01_capucon_beethovenDespite his undisputed talents, I’ve always been a bit unsure of how I feel about the playing of the French violinist Renaud Capuçon. When I first started listening to his new 3-CD set of the Beethoven - Complete Sonatas for Violin & Piano with Frank Braley (Virgin Classics 9 64200 1) I didn’t think that was going to change, but I was wrong. True, the early Op.12 sonatas do seem to get off to a lacklustre start, but Capuçon and Braley have been working on this project for 14 years, and it soon shows. The second CD opens with a beautiful reading of the “Spring” sonata, and the quality never lags. There’s a terrific No.7 - the C minor - and a marvellous “Kreutzer”, with a particularly superb opening movement. Throughout, tempos seem perfectly judged, and there’s a wonderful range of dynamics. The balance feels a bit uneven at first, with the piano possibly a bit far back, but it actually enables the individual players to be clearly heard, and their obvious understanding to emerge. And what an understanding it is. I realized I didn’t know some of these sonatas as well as I thought; this outstanding set is a tremendous and welcome way to put that right.

02_mozart_divertimentoYou only have to listen to Mozart’s string quintets to appreciate that the string quartet does not have sole claim to the ‘perfect string family’ designation, and the same composer’s Divertimento in E flat K563, for Violin, Viola and Cello, proves conclusively that ‘one less’ can be just as satisfying as ‘one more’. Violinist Frank Peter Zimmermann only formed the Trio Zimmermann with violist Antoine Tamestit and cellist Christian Poltera in 2007, but their playing on this Super Audio CD (BIS-SACD-1817) is simply remarkable; you would think they had spent a lifetime playing together. Despite its title, this Divertimento is a large-scale string trio. A mature work from 1788, its 6-movement structure follows that of the whimsical Divertimento popular in Vienna at the time, but musically and emotionally it’s in a different world. The Mozart scholar Alfred Einstein went so far as to call this work “the most perfect and the finest that has ever manifested itself in this world.” Listening to this enthralling and beautifully recorded performance, it’s hard to disagree. Schubert’s String Trio in B flat, D471 – actually a single Allegro opening movement for a work started and abandoned in 1816 – completes a marvellous CD.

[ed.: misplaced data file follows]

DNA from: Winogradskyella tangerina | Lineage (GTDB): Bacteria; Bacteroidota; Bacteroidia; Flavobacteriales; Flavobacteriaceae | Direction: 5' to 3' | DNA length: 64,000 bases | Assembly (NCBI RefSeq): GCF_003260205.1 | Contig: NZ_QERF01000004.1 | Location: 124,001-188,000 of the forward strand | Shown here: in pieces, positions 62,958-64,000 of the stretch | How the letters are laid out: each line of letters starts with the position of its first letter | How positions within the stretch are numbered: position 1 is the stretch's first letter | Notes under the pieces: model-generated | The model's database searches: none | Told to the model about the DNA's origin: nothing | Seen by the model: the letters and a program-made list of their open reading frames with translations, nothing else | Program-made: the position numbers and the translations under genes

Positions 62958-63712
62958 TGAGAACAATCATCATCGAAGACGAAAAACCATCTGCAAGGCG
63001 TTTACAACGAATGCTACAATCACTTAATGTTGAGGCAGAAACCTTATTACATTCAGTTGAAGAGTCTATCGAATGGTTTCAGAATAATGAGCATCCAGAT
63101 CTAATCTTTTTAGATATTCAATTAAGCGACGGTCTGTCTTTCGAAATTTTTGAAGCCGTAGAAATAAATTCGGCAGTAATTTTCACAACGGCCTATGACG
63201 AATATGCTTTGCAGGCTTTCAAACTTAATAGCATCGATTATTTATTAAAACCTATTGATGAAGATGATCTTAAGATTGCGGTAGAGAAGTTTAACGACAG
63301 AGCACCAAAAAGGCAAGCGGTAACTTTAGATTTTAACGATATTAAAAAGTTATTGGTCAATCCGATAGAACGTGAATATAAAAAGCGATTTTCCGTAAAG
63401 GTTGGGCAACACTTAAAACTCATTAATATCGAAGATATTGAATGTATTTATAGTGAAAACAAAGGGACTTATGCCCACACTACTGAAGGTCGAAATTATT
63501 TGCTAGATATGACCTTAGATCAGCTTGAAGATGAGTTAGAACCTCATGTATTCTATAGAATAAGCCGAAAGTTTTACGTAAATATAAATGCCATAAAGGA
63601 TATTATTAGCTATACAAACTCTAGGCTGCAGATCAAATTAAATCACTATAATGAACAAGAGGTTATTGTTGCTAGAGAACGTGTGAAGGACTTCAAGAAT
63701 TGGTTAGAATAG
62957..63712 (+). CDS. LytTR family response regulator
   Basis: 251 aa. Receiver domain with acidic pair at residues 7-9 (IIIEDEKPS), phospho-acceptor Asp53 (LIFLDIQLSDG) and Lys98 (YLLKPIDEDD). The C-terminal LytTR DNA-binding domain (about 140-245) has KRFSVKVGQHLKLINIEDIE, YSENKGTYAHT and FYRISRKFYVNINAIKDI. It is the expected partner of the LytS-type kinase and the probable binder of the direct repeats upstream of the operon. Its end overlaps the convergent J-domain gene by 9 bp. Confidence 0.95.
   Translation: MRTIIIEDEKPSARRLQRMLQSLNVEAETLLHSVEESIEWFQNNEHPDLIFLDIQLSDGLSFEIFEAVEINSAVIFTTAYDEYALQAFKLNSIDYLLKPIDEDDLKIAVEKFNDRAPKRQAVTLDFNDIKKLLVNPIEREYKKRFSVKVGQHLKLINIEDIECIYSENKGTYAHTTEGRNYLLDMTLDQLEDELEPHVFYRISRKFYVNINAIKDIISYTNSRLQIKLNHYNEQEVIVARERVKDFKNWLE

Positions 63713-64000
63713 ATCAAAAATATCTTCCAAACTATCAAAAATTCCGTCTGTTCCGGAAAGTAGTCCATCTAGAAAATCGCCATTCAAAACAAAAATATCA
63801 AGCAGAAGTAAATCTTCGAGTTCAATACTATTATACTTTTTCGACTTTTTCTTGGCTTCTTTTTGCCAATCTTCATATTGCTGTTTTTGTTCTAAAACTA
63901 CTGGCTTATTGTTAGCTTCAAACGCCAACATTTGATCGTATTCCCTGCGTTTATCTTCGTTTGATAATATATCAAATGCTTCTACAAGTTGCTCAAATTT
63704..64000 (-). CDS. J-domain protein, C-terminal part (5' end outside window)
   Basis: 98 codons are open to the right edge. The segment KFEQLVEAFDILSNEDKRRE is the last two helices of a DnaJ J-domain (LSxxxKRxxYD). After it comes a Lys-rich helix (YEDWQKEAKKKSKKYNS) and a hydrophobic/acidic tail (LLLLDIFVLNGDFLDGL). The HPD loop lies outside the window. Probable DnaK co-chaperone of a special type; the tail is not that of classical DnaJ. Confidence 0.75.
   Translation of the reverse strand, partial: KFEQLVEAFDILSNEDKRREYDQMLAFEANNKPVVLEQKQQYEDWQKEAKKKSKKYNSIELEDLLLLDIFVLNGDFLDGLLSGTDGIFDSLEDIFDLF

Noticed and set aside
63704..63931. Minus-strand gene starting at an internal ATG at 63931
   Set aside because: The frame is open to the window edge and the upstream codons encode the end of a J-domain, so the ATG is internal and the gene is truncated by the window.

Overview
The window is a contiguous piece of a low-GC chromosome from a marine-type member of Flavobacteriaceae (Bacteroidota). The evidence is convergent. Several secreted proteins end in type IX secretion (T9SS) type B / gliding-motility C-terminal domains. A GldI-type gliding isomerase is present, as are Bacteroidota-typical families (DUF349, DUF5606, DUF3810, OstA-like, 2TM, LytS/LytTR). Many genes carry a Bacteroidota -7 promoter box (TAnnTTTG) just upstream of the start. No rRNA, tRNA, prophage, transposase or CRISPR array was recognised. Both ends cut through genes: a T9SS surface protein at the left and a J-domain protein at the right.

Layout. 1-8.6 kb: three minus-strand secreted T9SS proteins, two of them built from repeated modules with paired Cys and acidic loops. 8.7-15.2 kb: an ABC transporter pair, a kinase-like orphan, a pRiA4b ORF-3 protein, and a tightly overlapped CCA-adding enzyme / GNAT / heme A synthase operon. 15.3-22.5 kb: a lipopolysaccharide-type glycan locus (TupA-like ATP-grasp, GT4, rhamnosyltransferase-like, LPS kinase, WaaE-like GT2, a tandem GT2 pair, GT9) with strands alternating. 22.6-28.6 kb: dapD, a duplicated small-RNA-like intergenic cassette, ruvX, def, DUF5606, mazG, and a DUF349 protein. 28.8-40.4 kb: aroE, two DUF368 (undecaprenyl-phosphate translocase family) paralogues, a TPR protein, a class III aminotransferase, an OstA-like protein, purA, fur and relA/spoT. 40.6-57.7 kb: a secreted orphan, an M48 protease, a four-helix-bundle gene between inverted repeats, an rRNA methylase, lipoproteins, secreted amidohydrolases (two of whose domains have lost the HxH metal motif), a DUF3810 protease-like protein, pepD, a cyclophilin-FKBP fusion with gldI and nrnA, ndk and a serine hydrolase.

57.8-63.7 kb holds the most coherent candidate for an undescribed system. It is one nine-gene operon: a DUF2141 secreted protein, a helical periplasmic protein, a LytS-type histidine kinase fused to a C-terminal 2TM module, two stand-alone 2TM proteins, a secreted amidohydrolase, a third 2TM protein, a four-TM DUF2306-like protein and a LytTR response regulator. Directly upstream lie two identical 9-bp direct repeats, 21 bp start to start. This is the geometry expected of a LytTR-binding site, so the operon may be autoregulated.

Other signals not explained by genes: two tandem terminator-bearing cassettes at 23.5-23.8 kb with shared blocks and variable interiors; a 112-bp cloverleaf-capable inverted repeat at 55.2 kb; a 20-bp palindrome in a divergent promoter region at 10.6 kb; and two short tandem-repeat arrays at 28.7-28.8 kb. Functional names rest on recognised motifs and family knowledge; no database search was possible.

03_ehnes_mendelssohnWhen I saw that the latest CD from Canadian violin sensation James Ehnes was the Mendelssohn Violin Concerto (ONYX 4060), my first thought was “Do we really need another recording of probably the most popular - and most frequently recorded – concerto in the repertoire?” Well as it turns out, yes, we do. The Mendelssohn is also probably the most perfect of all violin concertos, and simply can’t be avoided by any player who reaches the top rank. The real challenge, of course, is not to try to find “something new to say,” but to find the best way of simply letting the music speak for itself. This CD reunites Ehnes with the Philharmonia Orchestra, partners in his 2007 recording of the Elgar concerto, but this time with Vladimir Ashkenazy conducting. The qualities most often mentioned in Ehnes reviews – his impeccable technique and sumptuous tone – are fully evident here in another top-notch performance. Ehnes joins forces with members of the Seattle Chamber Music Society for a terrific performance of the Octet Op.20, a simply astonishing work written for double string quartet when Mendelssohn was only 16. Both performances were recorded live in concert, the concerto – with an occasionally muddy orchestral sound - at the Warwick Arts Centre in the UK, and the Octet at Benaroya Hall in Seattle.